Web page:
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From: Tom Atlee
Subject: Koskinen comes out and says it
Date: Friday, July 30, 1999 11:05 PM

The bottom line... the problem... the opportunity... the fear that has transformation written all over it... the cat that's now out of the bag:

``If we get a couple hundred million Americans doing anything differently, we're going to create economic problems.''

-- John Koskinen in an interview with Associated Press
AP-NY-07-29-99 1651EDT

The lesson, of course, is obvious: Don't anyone do anything differently.

I fear you haven't seen anything yet, John. I just hope that most of the "different" things that people do will help make the world a better place.

Because future generations need lots of us to do lots of things differently.


Tom Tom Atlee * The Co-Intelligence Institute * Oakland, CA Critt

-- Critt Jarvis (, July 31, 1999


-- tag off (, July 31, 1999.


Yup, that's it in a nutshell. The decision was made many months ago. Don't rock the boat. When faced with the predicament of "you can pay me now, or pay me later" they opted for *later*. Some people are big on preventive maintenance, some go with fix-on-failure. The die is cast, and we see now how the powers-that-be intend to try to handle this.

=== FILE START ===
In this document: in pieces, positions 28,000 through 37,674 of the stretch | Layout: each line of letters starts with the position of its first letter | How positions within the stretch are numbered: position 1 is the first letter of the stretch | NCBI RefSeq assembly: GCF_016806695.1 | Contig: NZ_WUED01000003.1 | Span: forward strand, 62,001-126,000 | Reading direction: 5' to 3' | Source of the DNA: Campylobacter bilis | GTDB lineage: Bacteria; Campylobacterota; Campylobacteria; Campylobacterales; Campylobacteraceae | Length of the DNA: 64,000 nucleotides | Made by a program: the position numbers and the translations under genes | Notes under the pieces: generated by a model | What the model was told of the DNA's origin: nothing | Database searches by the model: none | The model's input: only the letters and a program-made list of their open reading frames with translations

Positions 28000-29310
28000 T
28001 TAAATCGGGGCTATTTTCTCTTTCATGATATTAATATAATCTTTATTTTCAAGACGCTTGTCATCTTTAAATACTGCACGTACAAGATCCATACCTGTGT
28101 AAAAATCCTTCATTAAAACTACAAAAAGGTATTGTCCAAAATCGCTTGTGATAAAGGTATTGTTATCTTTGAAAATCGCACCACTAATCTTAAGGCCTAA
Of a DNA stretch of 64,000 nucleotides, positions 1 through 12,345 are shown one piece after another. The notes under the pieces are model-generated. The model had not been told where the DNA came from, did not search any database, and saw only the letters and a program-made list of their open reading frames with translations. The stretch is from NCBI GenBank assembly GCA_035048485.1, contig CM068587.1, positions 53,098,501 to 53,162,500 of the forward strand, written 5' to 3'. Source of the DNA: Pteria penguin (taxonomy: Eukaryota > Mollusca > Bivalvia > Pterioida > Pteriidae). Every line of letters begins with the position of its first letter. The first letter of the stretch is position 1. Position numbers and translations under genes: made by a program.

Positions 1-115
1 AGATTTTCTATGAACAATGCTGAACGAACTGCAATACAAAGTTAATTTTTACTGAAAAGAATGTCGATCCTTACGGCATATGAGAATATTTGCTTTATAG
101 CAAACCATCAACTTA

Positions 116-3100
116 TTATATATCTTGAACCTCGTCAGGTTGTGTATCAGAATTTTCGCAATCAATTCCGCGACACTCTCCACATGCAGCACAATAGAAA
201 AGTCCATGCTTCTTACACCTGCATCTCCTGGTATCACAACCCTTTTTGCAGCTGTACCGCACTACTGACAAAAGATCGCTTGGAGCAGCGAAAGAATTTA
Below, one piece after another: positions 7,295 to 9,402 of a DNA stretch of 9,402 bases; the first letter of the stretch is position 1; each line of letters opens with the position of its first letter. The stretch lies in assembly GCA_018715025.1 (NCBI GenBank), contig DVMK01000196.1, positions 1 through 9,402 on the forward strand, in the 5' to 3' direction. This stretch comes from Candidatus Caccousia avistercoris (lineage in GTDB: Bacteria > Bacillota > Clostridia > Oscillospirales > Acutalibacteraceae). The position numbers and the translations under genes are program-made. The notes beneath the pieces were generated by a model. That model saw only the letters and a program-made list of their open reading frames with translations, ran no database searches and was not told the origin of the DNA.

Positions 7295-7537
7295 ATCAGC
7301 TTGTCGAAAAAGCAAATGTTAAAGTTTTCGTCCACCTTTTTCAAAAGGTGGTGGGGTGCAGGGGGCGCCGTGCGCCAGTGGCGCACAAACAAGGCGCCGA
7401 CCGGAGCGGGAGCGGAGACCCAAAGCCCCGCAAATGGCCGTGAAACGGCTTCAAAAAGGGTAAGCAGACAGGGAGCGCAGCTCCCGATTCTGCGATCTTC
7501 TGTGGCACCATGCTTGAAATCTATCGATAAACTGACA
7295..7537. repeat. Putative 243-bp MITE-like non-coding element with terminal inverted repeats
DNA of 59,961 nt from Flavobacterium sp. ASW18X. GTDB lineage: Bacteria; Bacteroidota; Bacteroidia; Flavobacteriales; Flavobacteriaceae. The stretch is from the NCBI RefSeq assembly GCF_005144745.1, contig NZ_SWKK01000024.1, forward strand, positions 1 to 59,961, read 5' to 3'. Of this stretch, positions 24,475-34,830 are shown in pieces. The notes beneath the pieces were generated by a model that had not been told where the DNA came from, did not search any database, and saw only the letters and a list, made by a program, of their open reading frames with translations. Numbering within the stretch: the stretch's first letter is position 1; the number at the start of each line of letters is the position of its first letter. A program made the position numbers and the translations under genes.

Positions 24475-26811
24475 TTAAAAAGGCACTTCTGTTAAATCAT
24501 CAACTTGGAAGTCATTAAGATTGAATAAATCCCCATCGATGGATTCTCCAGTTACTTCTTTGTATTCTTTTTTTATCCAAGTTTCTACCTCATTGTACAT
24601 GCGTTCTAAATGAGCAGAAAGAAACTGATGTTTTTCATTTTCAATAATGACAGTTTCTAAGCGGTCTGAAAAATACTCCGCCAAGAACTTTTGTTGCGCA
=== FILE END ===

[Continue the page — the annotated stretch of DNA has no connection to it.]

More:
-- Gordon (, July 31, 1999.

Gordon, I would make this one change to your comment.



-- Ray (, July 31, 1999.

bold off, italiacs off

-- duh (duh@duh.duh), July 31, 1999.


This is not the first time Mr. Koskinen has made remarks to this effect. Back in Feb or March, a reporter asked a series of reasonably intelligent questions, along the lines of "Mr. Koskinen, why would it be such a bad thing if American families slowly, gradually accumulated an extra week or two of food in their cupboard?"

The answer from Mr. Koskinen was approximately the following, "It's not a big deal if you want to buy an extra pound of beans. But can you imagine what would happen if 250 million people all tried to buy an extra pound of beans?"

This generated quite a lot of controversy (on one or two of these Forum threads, too, as I recall), but then it all died away. Koskinen's point, of course, was that a sudden spike in demand would overwhelm the supply chain; the reporter's point was that it could be spread out (and besides, not everyone likes beans!). In Feb 1999, this was still a somewhat relevant discussion, since the supply chain presumably still had some flexibility and spare capacity. In Jul 1999, in the midst of a drought, I'm not sure it's relevant at all any more.